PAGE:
• CHAPTER 9 “I Will Show You My Faith by What I Do”: A Survey of the Religious Beliefs of Journalists and Journalists’ Faith Put into Action
      (pp. 130-147)

      Ralph Cipriano is the prototype for the modern religion reporter, at least in the minds of those who believe the media have become secular in orientation, implicitly anti–church establishment in outlook, and interested in covering religion only when it involves the bizarre, the entertaining, or the shocking. “I hung out with a voodoo group and watched them do a goat sacrifice,” Cipriano told theAmerican Journalism Reviewin explaining his editors’ desire that he “liven up” the religion beat he covered for thePhiladelphia Inquirer.“I wrote about a 300-pound former night watchman who was a Baptist preacher and...

    • CHAPTER 10 Religion, Morality, and Professional Values: A Study of the Ethical Sources of Today’s Journalists
      (pp. 148-162)

      In recent years, journalists have appeared somewhat at a loss when faced with ethical conundrums and perplexing moral problems, particularly when they recognize that the public does not necessarily view journalists, as they often view themselves, as guardians of public morality. This can be seen in the frustration many members of the media—especially those in the Beltway culture of Washington, D.C.—experienced with the political scandals that obsessed the nation’s capital after the election of President Bill Clinton in 1992. Washington journalists played a key role, either as the original investigators or as a pipeline for partisan accusations, in...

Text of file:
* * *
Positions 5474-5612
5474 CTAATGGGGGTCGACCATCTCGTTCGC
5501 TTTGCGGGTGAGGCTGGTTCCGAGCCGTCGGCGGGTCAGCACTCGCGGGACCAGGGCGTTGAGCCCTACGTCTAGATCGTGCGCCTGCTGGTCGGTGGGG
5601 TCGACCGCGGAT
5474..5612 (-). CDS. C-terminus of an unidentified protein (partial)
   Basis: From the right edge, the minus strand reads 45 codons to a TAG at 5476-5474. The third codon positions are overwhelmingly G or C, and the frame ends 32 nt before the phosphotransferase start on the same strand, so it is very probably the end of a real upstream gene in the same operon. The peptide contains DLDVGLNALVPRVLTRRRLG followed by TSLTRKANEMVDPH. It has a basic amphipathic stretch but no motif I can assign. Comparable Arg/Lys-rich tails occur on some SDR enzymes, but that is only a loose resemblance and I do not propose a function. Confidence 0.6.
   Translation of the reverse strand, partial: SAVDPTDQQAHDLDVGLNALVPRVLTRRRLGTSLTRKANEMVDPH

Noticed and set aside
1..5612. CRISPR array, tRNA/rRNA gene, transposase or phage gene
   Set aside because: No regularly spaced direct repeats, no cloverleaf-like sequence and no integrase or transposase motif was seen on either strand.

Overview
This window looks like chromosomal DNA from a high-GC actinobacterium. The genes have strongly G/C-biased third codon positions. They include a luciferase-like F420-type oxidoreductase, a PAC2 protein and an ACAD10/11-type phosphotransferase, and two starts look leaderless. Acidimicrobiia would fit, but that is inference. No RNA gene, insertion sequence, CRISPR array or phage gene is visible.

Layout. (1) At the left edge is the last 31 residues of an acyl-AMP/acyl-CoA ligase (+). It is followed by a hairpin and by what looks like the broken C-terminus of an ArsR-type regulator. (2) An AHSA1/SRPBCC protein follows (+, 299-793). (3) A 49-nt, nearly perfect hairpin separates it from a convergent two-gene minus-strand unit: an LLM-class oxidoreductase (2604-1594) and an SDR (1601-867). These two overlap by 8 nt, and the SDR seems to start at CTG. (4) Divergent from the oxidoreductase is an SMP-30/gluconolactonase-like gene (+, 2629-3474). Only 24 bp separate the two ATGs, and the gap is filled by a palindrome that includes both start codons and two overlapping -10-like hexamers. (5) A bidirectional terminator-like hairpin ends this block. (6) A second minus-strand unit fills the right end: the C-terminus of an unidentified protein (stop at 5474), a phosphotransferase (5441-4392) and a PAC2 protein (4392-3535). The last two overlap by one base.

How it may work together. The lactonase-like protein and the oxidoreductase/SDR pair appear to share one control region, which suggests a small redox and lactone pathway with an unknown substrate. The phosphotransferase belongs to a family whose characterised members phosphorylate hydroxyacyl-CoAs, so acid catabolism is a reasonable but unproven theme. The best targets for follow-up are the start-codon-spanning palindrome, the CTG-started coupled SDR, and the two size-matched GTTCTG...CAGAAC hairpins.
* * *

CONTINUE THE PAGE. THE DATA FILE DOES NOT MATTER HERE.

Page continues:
• CHAPTER 11 The Cult of Science and the Scientifically Challenged Press
      (pp. 165-178)

      The way theNew York Timesreported it, Dr.Stephen Hawking—despite being confined to a wheelchair, completely paralyzed from Lou Gehrig’s disease, and able to communicate only through a computer synthesizer—managed a broad grin during a Chicago convention of physicists. Hawking, like his fellow “cosmologists” in the audience, was showing his amusement at a comment from a colleague that, at least in broad outline, their scenario of the history of the cosmos was a lot like St. Augustine’s sixteen hundred years ago. The moment of “laughter” and “humility,” as the reporter described it, was something that might have been...

    • CHAPTER 12 The Mind of the Inquiring Reporter: Psychology and the Science of the Soul
      (pp. 179-191)

      Like many famous people, Sigmund Freud had little use for the popular press. “Why [do] you still believe anything you read in an American newspaper?” he grumbled to a disciple in 1928. The article that had provoked Freud’s scorn was aNew York Timesaccount of the controversy created by Freud’s latest book,The Future of an Illusion,where the Viennese founder of psychoanalysis contended that religion amounted to little more than a childish illusion and the projections of wish fulfillments of ancient peoples. The headlines of the article read “Religion Doomed/Freud Asserts/Says It Is at Point Where It Must...